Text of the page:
Wednesday, May 12, 2010

Court grants RIAA's summary judgment motions on some of major issues in Arista v. Limewire

In Arista Records v. Lime Group, District Judge Kimba Wood has granted summary judgment to the RIAA on several of the key issues in the case:

-inducement of copyright infringement
-common law copyright infringement and
-unfair competition

holding not only Lime Wire, but also its 87% shareholder (Lime Group) and its CEO and sole director, to be liable as well.

The decision, not being a final judgment, is not appealable.

May 11, 2010, granting and denying motions for summary judgment

Commentary & discussion:

Keywords: lawyer digital copyright law online internet law legal download upload peer to peer p2p file sharing filesharing music movies indie independent label freeculture creative commons pop/rock artists riaa independent mp3 cd favorite songs intellectual property portable music player


John Lee, Hollywood winner said...

Funny how judges bypass juries, and their pesky jury nullification.

"The Constitution is just a god damn peice of paper! A dictatorship would be a heck of a lot easier, just so long as I'm the dictator."
-George Bush Jr

Xetheriel Angelknight said...

"Not Appealable" is not entirely accurate.

"Not Appealable at this time" would be more like it.

Once the rest of the case has been tried, and the final judgement has been rendered, then, and only then can these summary judgements be appealed, along with any other judgements made during the case. The lawyers will just have to ride it out, and hope they can find grounds for appeal at the end.


Matt Fitzpatrick said...

Don't forget that the content industries have spent a lot of money influencing public perceptions about copyright. Home Taping Is Killing Music ("And it's illegal"), You Wouldn't Steal a Car ("Downloading... is stealing"), Windows Genuine Advantage ("You may be a victim"), etc. Expecting a jury of mass media consumers to be that sympathetic to a copyright defendant seems overly optimistic to me.

The part of this ruling that scares me most: If you invent technology that finds, shares, or displays information, but you don't break it with DRM, this court considers that evidence of inducement. The Grokster chill deepens just a bit more.

Alter_Fritz said...

District Judge Kimba Wood wrote: "
A conclusive determination of whether a particular audio file was downloaded through LimeWire may be made through analysis of its “hash.” A hash is a property of a particular digital file that reflects all aspects of that file, including its content, quality and resolution, length, encoding, and any “ripping” software that has been used to transfer the file. Thus, two audio files with the same hash not only have the same sound content but also have been created using the same “ripping” software. Based on a hash-based analysis, it is clear that copyrighted digital recordings downloaded through LimeWire by Plaintiffs’ investigators, were previously digitally shared and downloaded by other LimeWire users.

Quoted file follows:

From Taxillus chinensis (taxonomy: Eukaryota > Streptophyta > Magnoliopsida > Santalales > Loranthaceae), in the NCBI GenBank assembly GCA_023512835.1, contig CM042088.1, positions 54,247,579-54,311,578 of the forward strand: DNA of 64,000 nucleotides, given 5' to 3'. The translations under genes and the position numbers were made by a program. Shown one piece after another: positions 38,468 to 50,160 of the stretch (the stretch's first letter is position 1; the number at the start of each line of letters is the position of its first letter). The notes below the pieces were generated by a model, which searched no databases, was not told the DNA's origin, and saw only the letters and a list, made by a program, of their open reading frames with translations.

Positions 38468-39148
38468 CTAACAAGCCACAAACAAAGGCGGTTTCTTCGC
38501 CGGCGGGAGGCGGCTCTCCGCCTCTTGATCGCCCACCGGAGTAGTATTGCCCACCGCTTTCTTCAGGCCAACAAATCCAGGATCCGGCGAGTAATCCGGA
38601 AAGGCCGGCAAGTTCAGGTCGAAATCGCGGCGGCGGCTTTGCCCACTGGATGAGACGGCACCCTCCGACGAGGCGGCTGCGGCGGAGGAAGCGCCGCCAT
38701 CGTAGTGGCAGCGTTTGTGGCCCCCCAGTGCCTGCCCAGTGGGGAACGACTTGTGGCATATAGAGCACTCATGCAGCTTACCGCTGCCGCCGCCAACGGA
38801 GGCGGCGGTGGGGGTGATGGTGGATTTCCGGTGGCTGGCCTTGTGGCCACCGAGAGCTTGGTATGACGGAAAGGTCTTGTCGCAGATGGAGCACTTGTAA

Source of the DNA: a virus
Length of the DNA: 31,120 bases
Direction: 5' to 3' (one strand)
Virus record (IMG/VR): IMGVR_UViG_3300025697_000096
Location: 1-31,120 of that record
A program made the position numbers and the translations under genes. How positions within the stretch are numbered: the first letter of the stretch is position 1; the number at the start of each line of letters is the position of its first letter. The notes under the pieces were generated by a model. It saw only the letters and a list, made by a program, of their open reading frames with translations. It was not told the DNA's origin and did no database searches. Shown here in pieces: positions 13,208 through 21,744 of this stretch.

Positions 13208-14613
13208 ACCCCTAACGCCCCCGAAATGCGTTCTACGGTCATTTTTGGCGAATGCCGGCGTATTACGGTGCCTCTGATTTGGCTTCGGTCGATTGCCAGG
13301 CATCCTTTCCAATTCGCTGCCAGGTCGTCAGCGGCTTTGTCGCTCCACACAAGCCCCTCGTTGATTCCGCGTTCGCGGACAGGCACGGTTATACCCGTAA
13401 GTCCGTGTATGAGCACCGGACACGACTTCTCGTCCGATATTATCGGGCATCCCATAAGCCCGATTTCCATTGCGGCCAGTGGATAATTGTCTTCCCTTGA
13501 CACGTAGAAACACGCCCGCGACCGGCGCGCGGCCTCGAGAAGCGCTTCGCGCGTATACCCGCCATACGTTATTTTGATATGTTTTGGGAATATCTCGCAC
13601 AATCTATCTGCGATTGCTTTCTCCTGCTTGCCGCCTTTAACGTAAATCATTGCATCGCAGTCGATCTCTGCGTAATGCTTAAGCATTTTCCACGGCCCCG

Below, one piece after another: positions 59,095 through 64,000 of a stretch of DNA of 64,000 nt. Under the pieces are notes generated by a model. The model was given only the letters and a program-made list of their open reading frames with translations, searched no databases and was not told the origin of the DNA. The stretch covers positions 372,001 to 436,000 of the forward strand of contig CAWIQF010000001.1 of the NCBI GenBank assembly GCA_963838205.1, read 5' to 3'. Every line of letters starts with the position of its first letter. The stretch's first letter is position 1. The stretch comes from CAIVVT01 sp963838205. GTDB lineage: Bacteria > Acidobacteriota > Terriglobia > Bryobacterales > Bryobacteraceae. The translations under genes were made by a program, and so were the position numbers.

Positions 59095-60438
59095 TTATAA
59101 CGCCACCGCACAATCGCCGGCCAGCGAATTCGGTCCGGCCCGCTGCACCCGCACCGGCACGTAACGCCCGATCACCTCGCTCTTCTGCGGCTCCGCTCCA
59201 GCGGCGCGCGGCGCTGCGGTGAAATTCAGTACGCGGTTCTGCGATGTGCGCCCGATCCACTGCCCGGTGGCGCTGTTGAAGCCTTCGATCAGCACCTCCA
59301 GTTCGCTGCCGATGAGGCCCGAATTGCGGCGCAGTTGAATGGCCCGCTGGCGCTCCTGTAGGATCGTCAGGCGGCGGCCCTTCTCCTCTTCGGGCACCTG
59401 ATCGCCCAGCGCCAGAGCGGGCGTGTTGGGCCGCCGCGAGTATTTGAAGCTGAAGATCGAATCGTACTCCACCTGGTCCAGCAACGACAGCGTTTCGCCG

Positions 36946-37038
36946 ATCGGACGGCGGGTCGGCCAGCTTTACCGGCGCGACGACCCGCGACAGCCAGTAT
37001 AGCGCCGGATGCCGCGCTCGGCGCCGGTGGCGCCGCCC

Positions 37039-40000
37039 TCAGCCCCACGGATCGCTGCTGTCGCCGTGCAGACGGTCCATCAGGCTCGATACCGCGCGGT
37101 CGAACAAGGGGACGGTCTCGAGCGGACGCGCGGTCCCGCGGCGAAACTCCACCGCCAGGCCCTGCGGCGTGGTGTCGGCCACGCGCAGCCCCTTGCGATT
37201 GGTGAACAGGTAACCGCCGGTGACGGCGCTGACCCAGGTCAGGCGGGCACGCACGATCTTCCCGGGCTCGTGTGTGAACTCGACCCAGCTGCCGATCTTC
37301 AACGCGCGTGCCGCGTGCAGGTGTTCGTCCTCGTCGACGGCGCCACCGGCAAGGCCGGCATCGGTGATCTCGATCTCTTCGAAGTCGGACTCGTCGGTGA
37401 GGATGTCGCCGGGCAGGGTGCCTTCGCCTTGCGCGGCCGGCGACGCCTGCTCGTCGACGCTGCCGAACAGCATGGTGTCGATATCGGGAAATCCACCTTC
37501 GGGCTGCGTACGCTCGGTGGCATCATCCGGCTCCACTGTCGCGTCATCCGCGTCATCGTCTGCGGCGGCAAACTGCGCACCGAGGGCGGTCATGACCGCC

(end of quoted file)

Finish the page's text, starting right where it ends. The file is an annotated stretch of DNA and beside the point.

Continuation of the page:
yet another judge that has no clue! The "hash" has nothing to do with the "ripping" software. Just because plaintiffs have songs on harddrives does NOT prove that those songs were shared and downloaded by other LimeWire users.
A "hash" is not a prove of the plaintiffs claim!

Justin Olbrantz (Quantam) said...

Well, let me answer two issues there.

A hash is of the raw data of the file. While files aren't necessarily tagged for the software used to create them, it's plausible that there would be trace differences in the file produced based on small errors in the CD (audio CDs lack error-correct data that data CDs have) and the exact parameters to rip, crop, and normalize the audio. And the potential differences from the particular encoder and settings of the compressor for lossy algorithms like MP3s would be much larger.

So while the explanation is somewhat approximate (or it's possible he doesn't even fully understand the technical details), hash comparison is a moderately reliable way of saying two copies of a media file have the same origin (whatever that may be).

That said, you're right that there's no guarantee that the files available on LimeWire were also downloaded on LimeWire. It could have been through FTP, Usenet, XDCC (all three of those not requiring downloaders also upload them), etc.

Anonymous said...

Alter Fritz -

To say that the ripping program has no effect on the md5 hash of a file is profoundly naive. The odds that two distinct ripping programs will order and provide the exact same metadata and encode with absolutely identical settings in the myriad of choices available are astronomically small, if not impossible.

Infringement is a civil matter, meaning the weight of the evidence only needs to make it 50.00001% likely than not that the event occurred. Having said that, the presence of a a file on a computer with an identical md5 hash to infringing copies out on the internet makes it significantly more likely than not that it too is an infringing copy.

John Lee -

I would like to see how your disdain for summary proceedings would hold up if you were a litigant with an exceedingly strong case. Would you forgo the summary judgment stage and expend the time, effort, and expense of a full trial to preserve the jury that you so clearly revere?

-Anonymous ABC

Anonymous said...


The hash might be the same if two different people use the same ripping software, or the same encryption algorithm.

On the other hand, if there were other information, such as an unusual id3 tag, for example, that *would* be suggestive of a similar source.

And why are we talking about hashes? If one has access to the files themselves, an actual comparison would be better.